Her breath warmed my ears.  Made them moist. 
“I want to be beautiful,” I said.  “More than anything.  I told everyone I wanted to be different, but I thought I’d look classy, elegant.  Like Audrey Hepburn.”
Mom’s breathing stuttered.  Is she crying too?  She turned my face toward the mirror beside my bed, pointed at us. 
“Baby, look who you’re talking to.  I’m addicted to my eyelash curler.  I won’t go to the grocery store without makeup on.  For crying out loud, I’m a Sephora Very Important Buyer.  I know.  I know what it’s like to want to be pretty, sweetie.  Me of all people?  I know.”
I laid my cheek against hers and our tears swam together.  I played with her rings.  Made them all face up.
“I kept thinking, even if I’m ugly, some little bald girl can be beautiful with a wig made from my hair.  But now?  That’s not enough.”  I turned to look Mom in the eye.  “Does that make me a bad person?”
She clasped her hands around my ribs and rocked me.  Shushed and there-thered me.
“I never thought I’d be ugly, Mama.  Never.”  My voice sounded as if I’d inhaled helium.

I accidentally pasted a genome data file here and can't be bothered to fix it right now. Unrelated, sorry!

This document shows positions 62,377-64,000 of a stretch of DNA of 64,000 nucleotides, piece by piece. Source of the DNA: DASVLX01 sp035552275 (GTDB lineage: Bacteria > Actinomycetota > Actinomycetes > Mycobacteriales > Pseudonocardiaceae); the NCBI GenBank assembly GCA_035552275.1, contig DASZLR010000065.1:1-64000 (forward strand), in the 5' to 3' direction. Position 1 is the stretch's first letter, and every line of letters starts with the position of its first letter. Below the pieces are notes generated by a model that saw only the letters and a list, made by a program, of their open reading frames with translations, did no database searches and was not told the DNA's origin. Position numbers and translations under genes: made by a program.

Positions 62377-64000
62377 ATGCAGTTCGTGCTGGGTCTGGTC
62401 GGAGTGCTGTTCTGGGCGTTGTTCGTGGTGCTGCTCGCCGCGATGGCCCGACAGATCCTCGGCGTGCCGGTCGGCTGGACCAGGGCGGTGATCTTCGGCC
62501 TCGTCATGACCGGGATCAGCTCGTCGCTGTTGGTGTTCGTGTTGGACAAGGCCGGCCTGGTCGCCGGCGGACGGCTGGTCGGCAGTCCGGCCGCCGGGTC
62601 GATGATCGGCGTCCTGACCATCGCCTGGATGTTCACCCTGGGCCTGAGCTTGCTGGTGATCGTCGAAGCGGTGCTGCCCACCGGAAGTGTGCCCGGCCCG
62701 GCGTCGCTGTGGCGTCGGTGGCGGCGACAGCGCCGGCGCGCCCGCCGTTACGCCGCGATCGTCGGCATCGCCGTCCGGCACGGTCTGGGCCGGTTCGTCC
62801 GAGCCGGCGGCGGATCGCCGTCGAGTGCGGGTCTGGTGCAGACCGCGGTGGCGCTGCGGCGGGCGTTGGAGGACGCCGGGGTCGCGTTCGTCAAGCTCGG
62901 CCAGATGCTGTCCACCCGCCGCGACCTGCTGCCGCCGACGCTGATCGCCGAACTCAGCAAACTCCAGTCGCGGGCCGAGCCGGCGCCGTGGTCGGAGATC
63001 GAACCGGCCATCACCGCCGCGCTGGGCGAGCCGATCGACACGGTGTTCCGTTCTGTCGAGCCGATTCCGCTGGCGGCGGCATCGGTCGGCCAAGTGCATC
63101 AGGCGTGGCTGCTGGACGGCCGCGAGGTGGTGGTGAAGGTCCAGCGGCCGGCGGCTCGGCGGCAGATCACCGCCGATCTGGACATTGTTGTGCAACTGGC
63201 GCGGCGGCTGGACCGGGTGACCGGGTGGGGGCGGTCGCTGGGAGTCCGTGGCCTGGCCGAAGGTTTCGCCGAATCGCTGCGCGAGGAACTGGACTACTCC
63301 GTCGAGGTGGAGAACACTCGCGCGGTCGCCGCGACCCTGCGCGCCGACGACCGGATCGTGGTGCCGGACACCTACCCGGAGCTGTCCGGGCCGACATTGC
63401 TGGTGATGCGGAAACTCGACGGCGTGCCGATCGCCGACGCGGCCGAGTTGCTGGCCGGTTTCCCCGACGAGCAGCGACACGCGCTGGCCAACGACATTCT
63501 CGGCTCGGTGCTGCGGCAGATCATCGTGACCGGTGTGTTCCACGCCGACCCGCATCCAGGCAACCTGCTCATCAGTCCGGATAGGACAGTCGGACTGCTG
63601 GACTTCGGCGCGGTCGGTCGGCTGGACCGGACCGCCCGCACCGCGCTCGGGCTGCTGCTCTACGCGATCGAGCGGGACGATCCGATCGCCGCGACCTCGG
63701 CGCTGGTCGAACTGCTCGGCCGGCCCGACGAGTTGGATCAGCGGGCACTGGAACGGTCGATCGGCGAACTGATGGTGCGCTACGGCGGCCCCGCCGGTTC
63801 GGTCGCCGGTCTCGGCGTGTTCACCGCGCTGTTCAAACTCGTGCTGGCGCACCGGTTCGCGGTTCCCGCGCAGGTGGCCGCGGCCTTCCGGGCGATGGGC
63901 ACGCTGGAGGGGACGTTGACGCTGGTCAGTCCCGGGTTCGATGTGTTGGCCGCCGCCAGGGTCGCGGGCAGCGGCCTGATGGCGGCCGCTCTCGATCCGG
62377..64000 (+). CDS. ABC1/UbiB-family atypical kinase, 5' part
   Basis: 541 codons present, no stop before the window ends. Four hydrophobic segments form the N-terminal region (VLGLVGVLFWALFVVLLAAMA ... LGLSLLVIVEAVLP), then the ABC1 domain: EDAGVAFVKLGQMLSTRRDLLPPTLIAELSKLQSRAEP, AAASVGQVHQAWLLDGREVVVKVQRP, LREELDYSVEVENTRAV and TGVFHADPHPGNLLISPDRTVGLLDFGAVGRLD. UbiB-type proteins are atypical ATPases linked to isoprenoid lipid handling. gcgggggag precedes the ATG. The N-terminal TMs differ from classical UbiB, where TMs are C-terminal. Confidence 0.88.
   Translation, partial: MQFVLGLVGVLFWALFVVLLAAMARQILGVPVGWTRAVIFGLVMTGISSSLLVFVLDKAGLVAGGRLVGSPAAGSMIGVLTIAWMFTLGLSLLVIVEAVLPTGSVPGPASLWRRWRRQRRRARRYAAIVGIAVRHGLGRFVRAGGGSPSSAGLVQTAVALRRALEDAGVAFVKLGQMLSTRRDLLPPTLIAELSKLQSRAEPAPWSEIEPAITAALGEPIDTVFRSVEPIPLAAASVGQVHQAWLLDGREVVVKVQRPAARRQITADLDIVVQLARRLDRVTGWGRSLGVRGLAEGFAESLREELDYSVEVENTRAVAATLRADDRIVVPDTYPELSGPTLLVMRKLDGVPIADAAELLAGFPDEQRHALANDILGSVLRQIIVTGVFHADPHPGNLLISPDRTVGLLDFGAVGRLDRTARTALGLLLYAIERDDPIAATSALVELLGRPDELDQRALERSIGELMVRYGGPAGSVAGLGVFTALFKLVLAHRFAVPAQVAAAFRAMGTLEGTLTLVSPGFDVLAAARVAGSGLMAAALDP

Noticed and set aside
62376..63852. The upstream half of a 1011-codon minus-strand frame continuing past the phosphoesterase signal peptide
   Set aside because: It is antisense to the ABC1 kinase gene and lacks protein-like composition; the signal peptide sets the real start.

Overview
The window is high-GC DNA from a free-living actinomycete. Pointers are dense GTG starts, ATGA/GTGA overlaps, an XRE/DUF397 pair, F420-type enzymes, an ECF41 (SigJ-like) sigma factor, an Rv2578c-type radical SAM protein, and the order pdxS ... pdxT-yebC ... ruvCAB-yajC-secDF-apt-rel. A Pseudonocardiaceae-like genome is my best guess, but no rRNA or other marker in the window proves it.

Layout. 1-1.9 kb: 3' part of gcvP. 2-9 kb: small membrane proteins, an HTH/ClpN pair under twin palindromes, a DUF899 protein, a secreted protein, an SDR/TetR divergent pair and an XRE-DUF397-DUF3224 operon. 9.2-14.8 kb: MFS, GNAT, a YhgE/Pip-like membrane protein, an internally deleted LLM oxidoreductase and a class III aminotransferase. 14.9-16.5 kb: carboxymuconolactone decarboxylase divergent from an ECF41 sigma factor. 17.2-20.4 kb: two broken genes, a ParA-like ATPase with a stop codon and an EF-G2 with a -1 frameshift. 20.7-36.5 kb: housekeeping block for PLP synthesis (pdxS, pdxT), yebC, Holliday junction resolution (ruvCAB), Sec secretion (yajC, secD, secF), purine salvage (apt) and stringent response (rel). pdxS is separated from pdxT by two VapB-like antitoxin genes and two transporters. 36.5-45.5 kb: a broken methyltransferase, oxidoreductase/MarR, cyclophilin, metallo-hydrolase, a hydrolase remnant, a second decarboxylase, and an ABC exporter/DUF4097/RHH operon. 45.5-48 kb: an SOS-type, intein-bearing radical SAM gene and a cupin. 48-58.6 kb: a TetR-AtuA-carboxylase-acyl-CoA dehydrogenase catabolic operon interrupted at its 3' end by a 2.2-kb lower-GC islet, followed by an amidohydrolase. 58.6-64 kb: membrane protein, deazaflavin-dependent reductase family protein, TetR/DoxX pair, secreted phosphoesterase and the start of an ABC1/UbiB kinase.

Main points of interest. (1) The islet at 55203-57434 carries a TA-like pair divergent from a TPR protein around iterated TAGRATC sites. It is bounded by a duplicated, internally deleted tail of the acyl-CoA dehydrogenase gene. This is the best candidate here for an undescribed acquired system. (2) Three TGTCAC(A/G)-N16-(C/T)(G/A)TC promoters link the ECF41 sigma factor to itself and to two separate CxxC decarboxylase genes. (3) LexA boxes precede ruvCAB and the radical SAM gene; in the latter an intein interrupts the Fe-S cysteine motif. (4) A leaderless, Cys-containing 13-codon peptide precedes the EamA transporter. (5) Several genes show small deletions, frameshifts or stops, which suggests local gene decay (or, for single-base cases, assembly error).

A heaving suck of air escaped my mouth.  I felt my face start to implode.  She cupped my cheek and gazed at our reflection. 
“But you’re not, sweetheart.  There’s no—“     
I snorted snot.  “I know.  I mean--   My face is still pretty.  But you don’t know high schoolers.  They’re mean, Mama.  So, so mean.”  Flesh caught in zippers mean.
Mom rested her chin on my shoulder.  “I’ll pray for you tomorrow.  I promise.  I won’t stop.  Not for a second.”
I nodded and smiled.  Tried to anyway.  “I know you will.  Thanks.”
I stood.  Walked to my dresser.  Got a purple eyeliner out of the mug I made in eighth-grade art class.  I stepped in front of the full-length mirror on my closet door.  Wrote in cursive on the glass.  “I am beautiful.”  I made a kissy face, then I underlined the sentence.  Over and over.